Jonathan Heawood, executive eirector of the Public Interest News Foundation, which backed the report, said: "Local journalists are keen to cover important issues such as LTNs, but we’ve found that they’re being held back by public abuse, online harassment and lack of investment in original reporting. 

    “Whether they are for or against LTNs, the public are wary of journalism that sensationalises their arguments to create clickbait or treats them as conspiracy theorists. By contrast, they respect journalists who are rooted in the communities they serve, and who strive to present a rounded and objective view of the complex LTN debate.” 

    He added that new Local News Funds across the UK, funded by dormant bank assets, could revitalise local news and strengthen local democracy.

    If you have a political story or tip-off, email josiah@bylinetimes.com.

    The Spectacle of Impunity: Phone-Hacking Cover-Up Claims Cross the Atlantic

    Published by Anonymous (not verified) on Wed, 22/05/2024 - 9:43pm in

    This article was first published in the June 2024 print edition of Byline Times

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    It’s nearly exactly 10 years since I sat in the hushed court 12 of the Old Bailey to hear the jury forewoman read out the verdicts in the eight-month-long phone-hacking trial of Rebekah Brooks, then CEO of News International, on charges of conspiracy to hack phones and pay public officials for stories, and – along with her assistant Cheryl Carter, head of security Mark Hanna, and her husband, Charlie Brooks – charges of conspiring to pervert the course of justice. All were found not guilty.

    The verdict felt momentous.

    An estimated £100 million had been spent on the legal teams, police ­investigations, and court costs – more than 70% of that privately by Rupert Murdoch. I’d also been told that, if senior News International executives had been convicted, the police and Crown Prosecution Service were considering ­corporate charges against the company and its ‘controlling mind’. However, all that was swept away by the verdicts.

    Minutes later, Brooks’ Deputy Editor at the by then defunct News of the World, and close companion, Andy Coulson, was found guilty of conspiracy to intercept voicemails.

    The majority of the other Murdoch journalists in Coulson’s position, with such clear evidence against them, had pleaded guilty before the trial began. But by staying in the trial, Coulson had helped Brooks – the strength of the case against him, made that against her seem ­comparatively weak and more inferential.

    Coulson had gone from the News of the World to Downing Street, where he was David Cameron’s head of communications at No 10. Minutes later, the then Prime Minister had to answer questions in the House of Commons from the then Labour Leader Ed Miliband. Cameron said he had given Coulson a “second chance” and regretted it.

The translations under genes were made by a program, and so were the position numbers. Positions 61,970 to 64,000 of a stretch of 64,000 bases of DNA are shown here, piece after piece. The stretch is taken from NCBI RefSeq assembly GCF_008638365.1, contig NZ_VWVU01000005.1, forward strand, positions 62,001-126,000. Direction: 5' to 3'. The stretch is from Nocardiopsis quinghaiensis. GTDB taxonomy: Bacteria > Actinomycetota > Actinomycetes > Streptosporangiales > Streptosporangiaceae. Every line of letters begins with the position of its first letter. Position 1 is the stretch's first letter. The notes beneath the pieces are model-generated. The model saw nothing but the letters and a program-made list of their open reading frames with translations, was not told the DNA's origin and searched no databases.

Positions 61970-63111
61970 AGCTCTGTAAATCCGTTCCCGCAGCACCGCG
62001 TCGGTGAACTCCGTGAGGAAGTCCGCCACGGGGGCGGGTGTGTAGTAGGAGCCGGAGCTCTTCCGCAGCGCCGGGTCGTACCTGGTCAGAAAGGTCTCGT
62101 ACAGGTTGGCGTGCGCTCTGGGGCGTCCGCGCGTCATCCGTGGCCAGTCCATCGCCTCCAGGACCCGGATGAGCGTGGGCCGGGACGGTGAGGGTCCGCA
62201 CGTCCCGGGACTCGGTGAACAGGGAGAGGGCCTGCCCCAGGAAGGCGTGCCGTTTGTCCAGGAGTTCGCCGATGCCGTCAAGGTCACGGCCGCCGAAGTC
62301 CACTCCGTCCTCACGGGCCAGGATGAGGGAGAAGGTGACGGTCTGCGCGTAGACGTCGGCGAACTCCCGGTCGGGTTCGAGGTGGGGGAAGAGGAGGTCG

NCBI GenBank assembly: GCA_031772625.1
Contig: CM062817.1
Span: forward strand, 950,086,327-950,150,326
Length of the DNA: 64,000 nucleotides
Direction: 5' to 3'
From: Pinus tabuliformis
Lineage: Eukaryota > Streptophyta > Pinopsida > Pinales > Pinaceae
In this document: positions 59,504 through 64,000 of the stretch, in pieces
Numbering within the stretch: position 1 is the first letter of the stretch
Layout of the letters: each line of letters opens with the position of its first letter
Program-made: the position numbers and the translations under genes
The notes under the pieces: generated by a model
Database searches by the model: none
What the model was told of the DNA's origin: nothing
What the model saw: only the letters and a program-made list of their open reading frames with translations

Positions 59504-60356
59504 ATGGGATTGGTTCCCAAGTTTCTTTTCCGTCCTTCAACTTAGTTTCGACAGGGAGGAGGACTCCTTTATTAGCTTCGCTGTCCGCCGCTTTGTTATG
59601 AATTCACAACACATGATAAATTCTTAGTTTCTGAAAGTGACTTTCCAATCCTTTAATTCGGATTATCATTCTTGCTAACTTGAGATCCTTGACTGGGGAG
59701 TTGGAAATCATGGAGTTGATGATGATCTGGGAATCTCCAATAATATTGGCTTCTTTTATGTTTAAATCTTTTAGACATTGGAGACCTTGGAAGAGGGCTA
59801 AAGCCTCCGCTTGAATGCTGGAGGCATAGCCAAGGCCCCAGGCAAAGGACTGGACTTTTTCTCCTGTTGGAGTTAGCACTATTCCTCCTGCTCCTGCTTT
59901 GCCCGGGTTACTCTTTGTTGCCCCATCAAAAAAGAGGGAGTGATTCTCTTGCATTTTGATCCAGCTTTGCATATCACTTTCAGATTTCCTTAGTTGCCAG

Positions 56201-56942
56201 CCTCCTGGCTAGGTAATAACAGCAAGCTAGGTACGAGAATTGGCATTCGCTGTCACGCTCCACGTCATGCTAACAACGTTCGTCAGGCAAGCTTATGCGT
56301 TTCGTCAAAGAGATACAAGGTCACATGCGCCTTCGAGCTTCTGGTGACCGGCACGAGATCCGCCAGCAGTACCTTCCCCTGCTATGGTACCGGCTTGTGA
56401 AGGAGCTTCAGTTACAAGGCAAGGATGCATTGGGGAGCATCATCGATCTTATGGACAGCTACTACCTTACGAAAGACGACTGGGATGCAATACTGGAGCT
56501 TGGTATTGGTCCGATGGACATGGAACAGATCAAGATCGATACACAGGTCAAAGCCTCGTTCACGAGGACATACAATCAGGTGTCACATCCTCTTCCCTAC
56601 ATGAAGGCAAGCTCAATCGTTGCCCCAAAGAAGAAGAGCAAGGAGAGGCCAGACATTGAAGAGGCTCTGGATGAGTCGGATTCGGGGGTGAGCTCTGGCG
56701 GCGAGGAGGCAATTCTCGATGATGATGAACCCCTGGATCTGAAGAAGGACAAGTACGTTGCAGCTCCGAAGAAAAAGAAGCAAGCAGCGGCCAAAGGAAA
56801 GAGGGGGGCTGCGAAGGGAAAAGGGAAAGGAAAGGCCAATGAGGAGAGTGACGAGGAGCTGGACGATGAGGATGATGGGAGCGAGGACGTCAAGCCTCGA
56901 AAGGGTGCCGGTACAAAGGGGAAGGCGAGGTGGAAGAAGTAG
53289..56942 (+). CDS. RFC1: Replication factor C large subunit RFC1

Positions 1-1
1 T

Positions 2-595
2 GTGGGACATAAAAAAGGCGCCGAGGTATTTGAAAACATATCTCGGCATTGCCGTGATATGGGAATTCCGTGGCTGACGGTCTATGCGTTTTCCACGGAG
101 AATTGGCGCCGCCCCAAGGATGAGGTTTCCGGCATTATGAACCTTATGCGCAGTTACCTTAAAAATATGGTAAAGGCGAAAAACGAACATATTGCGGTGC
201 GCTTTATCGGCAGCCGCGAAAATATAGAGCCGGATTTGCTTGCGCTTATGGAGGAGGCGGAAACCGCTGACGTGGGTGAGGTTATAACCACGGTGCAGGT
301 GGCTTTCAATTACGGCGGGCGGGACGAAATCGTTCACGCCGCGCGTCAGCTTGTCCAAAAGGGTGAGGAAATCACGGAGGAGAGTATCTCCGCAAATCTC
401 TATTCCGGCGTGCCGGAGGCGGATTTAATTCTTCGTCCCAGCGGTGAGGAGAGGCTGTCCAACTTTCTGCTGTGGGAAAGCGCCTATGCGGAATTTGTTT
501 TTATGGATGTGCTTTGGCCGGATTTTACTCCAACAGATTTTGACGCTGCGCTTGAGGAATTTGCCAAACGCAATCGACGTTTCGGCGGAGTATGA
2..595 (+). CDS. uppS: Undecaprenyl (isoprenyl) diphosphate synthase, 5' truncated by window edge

It could have been a defining moment.

    Boris Johnson, Tony Gallagher, and Rebekah Brooks at the 2020 The Sun Military Awards 2020. Photo: PA

    The trial, and the Leveson Inquiry into the culture, practices, and ethics of the press – launched following the full exposure of the phone-hacking scandal by the Guardian in 2011 – had unleashed a torrent of information about the ‘merry-go-round’ of clandestine social contacts between senior news editors and newspaper proprietors and top politicians: Rupert Murdoch meeting prospective British Prime Ministers as if he were the ultimate power in the land, and then being invited through the back door to Downing Street when they succeeded, as if in benediction.

    It was as if a light had suddenly been turned on in a dark room.

    We saw Brooks herself partying with Tony Blair and David Blunkett, and ­enjoying ‘country dinners’ and horse-­riding trips with her Oxfordshire ­neighbour David Cameron. We glimpsed the plush interiors of an elite political-media class that manipulated the public through a series of back-door deals and revolving-door appointments.

    But then the light turned off and we were in the dark again.

    The Restoration

    At the time of the phone-hacking trial verdicts in 2014, it would have been fair comment to suggest that, though Rebekah Brooks was found innocent of several criminal charges, she was guilty of being one of the most incompetent editors and CEOs in recent history – somehow not noticing what the lead prosecutor called the “criminal enterprise” ­operating beneath her.

    People speculated that she would have to find another career. So it was almost as great a shock that, within a year, Brooks was back in her old job as head of the now-rebranded News UK, and one of the most influential figures in British media.

    And that is how the spectacle of ­impunity became embedded in our lives.

    Thanks to a decade of dogged and detailed civil litigation since, we now know much more about the things the media wasn’t punished for.

    News UK had started claiming that phone-hacking was the product of a ‘rogue reporter’ and then, by shutting the News of the World, suggesting that it was a ‘rogue’ newspaper – and the criminal news-­gathering operation had nothing to do with Murdoch’s flagship daily tabloid The Sun, which Brooks also edited.

    This turned out to be bunk.

    More than 1,600 privacy cases have been settled by the company, many of them claims against The Sun, and News UK has paid out about £1 billion to date. Nor was ‘unlawful information-gathering’ limited to voicemail interception. Many of the settled claims involve blagging, theft, landline phone-tapping, surveillance, and unlawful access to private medical and financial records.